Sales and investment process started for SaltWire Network and The Halifax Herald

Click to play video: 'Saltwire Network faces insolvency in tough Canadian media industry'
Saltwire Network faces insolvency in tough Canadian media industry
Saltwire Network, Atlantic Canada's largest media group, is filing for creditor protection and is tens of millions of dollars in debt. Heidi Petracek reports on the fears for local news coverage, the Canadian media industry's unprecedented challenges, and how some outlets have been able to thrive, while others struggle – Mar 13, 2024

A Nova Scotia judge approved a process Monday aimed at finding buyers or investors willing to bid on SaltWire Network Inc. and The Halifax Herald Ltd., the two companies that operate Atlantic Canada’s largest newspaper enterprise.

Earlier this month, Nova Scotia Supreme Court Justice John Keith granted the insolvent companies protection from creditors owed about $90 million.

On Monday, Keith approved a so-called sales and investment solicitation process (SISP), which involves canvassing the market for people willing to buy or invest in some or all of the deeply indebted companies’ business operations and assets.

The outcome could include a restructuring or recapitalization of the companies aimed at ensuring they continue as viable businesses, as outlined under the Companies’ Creditors Arrangement Act.

“Public interest is obviously a consideration given the important nature of these businesses, but this SISP offers the opportunity for the renewal of these media companies and … the public service they provide,” Keith told the court when he approved the process.

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The deadline for non-binding letters of interest is April 24. Qualifying binding offers must be submitted by May 24. There’s a June 28 deadline for the judge to approve any deals, with a closing date set for July 31.

Meanwhile, SaltWire and The Herald can continue to operate under CCAA until May 3, at which point they will likely apply for another extension to court-ordered protection from their creditors, which was first granted on March 13.

The media companies employ about 800 independent contractors and 390 employees, which includes about 108 unionized positions.

Meanwhile, Keith confirmed Monday that an affiliated company, Titan Security and Investigation Inc., will be put up for sale through a separate SISP. The profitable security and health-care services company has about 100 full- and part-time employees.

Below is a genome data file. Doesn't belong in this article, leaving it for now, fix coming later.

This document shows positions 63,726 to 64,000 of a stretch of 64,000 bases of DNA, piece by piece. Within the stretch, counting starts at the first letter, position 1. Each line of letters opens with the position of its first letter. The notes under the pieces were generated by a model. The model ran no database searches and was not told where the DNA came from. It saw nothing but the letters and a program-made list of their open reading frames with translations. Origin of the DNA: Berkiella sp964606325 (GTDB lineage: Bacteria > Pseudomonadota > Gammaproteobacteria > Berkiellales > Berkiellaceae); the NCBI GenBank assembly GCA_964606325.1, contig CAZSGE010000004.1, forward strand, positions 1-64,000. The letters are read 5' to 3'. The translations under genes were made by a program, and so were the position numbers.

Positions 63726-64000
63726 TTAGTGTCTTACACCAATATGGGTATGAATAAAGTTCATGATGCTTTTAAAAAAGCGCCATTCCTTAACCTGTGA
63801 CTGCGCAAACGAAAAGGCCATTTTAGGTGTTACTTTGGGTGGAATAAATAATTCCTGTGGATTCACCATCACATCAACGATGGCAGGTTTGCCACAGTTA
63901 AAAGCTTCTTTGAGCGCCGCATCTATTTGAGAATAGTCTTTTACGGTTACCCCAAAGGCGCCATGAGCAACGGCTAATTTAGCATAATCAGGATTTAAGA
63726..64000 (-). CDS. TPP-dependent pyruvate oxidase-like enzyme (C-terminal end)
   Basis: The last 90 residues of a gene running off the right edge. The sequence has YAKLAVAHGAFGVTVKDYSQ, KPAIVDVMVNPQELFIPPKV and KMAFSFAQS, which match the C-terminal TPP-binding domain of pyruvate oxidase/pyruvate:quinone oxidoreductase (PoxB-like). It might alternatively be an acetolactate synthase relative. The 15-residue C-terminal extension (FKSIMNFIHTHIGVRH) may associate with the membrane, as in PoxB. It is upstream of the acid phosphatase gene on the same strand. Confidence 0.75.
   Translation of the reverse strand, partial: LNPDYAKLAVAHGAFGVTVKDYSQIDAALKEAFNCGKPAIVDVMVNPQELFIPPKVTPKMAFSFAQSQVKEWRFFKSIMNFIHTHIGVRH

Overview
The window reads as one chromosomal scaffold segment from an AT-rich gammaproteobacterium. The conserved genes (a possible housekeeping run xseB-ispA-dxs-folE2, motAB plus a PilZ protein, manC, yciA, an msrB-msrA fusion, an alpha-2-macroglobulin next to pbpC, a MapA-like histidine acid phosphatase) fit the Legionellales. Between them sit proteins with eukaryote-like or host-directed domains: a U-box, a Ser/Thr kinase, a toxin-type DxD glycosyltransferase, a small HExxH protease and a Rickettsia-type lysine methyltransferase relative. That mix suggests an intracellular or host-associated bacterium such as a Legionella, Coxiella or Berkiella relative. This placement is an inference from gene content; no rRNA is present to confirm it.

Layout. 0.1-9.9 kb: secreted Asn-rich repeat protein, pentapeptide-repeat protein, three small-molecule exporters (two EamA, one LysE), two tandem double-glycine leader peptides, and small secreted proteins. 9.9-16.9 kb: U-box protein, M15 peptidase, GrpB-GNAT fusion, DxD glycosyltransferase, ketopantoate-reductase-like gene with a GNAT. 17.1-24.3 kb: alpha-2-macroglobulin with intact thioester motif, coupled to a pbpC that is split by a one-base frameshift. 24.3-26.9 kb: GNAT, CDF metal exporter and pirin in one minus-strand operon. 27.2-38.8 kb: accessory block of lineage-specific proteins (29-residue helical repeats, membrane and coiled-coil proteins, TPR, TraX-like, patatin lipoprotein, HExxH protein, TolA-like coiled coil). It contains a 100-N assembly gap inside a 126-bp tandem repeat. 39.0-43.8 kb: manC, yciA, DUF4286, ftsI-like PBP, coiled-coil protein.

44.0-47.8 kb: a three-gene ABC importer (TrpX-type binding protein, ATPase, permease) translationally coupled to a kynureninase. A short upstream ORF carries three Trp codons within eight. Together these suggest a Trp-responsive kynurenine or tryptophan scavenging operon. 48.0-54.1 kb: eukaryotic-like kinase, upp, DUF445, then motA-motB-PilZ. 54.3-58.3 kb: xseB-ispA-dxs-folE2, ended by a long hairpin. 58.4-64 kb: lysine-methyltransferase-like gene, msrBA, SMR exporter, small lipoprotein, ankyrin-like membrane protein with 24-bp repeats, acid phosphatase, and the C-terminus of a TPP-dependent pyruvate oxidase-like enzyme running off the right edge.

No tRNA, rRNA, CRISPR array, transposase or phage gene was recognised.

Last week, the judge approved a proposal from SaltWire-Herald’s senior secured creditor, Fiera Private Debt, to loan the companies $1.5 million to keep them operating. Fiera is owed more than $32.7 million, but it has chosen to work on restructuring or selling the businesses instead of forcing them into receivership.

Fiera loaned $500,000 to the companies on March 13 when Keith first granted them protection from creditors.

On another front, former SaltWire president and CEO Mark Lever has said he plans to submit a bid, though it remains unclear what he might bid for. Court documents show SaltWire and its related companies are owned by Lever and his wife Sarah Dennis through separate family trusts that each have a 50-per-cent stake in the businesses.

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That has raised concerns about possible conflicts of interest, which is why Keith has also approved extra powers for the monitor overseeing the CCAA proceedings, KSV Restructuring Inc., and for the chief restructuring officer, David Boyd, who is essentially running the SaltWire-Herald operation.

On Monday, Keith said the changes reflect “concern about conflict and contaminating the process.”

Last fall, the SaltWire companies, with the help of FTI Capital Advisors, encouraged interested bidders to take part in a recapitalization process through an earlier SISP.

“That process has not yet resulted in a transaction, although many parties have expressed, and continue to express, an interest in the opportunity,” KSV Restructuring said in a recent monitor’s report.

“A letter of intent was received recently, and discussions are ongoing with that party.”

 This report by The Canadian Press was first published March 25, 2024.

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